In Java when you declare a variable you must also declare its type. Here are a few examples:
NOTE: The use of a semicolon when you see on it means it is the official end of that line of code. Meaning a single line can be any number of lines of the page.
When dealing with variables in Java keep the following things in mind:
Variables must begin with a letter
Variables must be a sequence of letters and digits (yes you can use single letter sequences such as "int x = 2.34;" and it will work)
Variables can not contain spaces or symbols such as: @#$% and so on.
In proper naming convention if you have a variable that explains something and uses a mix of names such as a variable for positive and negative numbers its a good idea when naming them to make the first letter of the variable lowercase and them capitalize the first letter of each part after that Like so:
Incorrect but will still work: int posnum;
Correct: int posNum;
Correct more than one part: int numberOfCakesInShop; (I think you get the picture now)
If you are going to be using more than one of the same data types add them all to the same line. Say for instance again you have a positive number and a negative number. Instead of listing each number type on its own line. Use comma's to put them all on the same line like so:
int posNum, negNum, answer; //Doing it like this will save you space on your code. instead of one line for each just do it like this!
There are occasions where you will have a variable and a type that can only be described one way simply say for instance you have Type: Box and variable: box you can go "Box box;" and call it a day but that might get messy after a while. Instead add a number (To the back) or a letter to the front of the variable like so: "Box aBox;" or even "Box box1;" and these will suit and give a good idea if you have more than one of what ever variable you are using.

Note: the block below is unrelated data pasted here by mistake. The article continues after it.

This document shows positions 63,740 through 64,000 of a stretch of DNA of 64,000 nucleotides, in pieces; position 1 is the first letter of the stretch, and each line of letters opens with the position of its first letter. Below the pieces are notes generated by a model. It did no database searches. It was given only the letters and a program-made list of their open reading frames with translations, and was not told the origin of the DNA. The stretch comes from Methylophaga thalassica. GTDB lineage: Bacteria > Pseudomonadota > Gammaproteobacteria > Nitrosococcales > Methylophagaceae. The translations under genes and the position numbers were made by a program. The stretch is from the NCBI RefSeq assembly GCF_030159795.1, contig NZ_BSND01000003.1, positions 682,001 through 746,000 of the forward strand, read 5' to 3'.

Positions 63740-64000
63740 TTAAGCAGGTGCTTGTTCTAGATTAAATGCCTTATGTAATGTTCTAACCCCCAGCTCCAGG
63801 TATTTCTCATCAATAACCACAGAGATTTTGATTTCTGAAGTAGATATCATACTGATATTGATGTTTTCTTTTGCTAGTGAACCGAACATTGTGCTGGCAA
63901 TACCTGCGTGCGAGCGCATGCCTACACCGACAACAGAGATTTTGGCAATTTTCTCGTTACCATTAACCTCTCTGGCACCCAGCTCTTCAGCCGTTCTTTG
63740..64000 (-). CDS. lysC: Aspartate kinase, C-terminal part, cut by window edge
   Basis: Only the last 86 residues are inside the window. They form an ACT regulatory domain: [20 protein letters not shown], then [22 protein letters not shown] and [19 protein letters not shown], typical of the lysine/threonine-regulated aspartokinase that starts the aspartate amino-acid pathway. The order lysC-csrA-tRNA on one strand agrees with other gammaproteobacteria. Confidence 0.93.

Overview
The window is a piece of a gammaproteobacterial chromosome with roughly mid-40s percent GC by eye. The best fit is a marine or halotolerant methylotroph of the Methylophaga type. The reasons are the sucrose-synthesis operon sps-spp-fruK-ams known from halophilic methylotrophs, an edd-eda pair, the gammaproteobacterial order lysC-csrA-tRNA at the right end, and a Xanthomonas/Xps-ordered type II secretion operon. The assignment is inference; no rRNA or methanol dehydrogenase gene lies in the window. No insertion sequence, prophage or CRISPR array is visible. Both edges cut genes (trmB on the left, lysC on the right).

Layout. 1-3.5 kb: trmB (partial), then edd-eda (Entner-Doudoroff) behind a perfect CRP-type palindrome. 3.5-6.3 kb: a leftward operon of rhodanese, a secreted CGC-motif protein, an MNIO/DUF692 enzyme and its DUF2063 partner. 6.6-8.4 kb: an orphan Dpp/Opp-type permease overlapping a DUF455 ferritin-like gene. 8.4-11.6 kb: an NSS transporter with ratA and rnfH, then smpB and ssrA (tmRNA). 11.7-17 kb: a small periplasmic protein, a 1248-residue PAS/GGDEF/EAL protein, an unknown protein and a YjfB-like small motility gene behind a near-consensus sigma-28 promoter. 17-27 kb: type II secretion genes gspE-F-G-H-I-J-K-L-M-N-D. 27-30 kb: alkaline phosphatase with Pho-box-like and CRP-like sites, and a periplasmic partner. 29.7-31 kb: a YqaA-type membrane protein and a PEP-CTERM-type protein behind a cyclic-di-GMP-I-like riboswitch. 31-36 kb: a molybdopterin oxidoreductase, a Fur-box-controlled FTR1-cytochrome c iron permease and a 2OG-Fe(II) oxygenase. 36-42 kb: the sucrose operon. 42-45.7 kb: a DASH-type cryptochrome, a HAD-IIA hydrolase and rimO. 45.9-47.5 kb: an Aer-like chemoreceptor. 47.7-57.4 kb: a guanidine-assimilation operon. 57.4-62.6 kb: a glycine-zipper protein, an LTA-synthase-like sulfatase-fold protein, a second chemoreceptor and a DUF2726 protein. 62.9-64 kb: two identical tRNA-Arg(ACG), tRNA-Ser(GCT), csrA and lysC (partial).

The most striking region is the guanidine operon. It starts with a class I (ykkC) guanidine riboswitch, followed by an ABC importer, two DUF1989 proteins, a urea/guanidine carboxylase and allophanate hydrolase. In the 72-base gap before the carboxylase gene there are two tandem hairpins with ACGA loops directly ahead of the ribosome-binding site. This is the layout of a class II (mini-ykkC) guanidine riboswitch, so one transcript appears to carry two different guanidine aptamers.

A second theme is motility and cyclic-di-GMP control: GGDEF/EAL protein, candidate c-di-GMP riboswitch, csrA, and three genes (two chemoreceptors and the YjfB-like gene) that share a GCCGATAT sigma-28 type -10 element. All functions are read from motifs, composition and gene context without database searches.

Initializing a Variable:
In java you can not just make a variable and start printing it like so:
System.out.println(vacationDays); <--- This will lead to an error telling you to initialize it.
Initializing Variables is actually rather simple as all you are doing is giving it a meaning just do the following:
vacationDays = 12;
Now the variable vacationDays has a meaning and thus something to print out.
What if I told you there was a better more simple way to do that? Well there is... you can do it all on one line like so:
int vacationDays = 12;
Using the last two methods you will now be able to use the previous print statement to make the screen print out "12" both ways work the same.
Note: you can put variable declarations anywhere in your code. Usually it is wise to keep them near the top so you have an easy reference place.
This is not as complex as it sounds it simply means your telling your program of a variable that (For this program) will never change. To do this we make use of the final declaration. Say for instance we are making a program to measure the circumference of a circle. What is one common factor in this calculation.... You guessed it... Pi (Funny... a Pie can also be a circle!) so say we want to make pi a constant... you simply do the following:
final float pi = 3.14159;
and now pi will not change... less you edit that code line for a different number.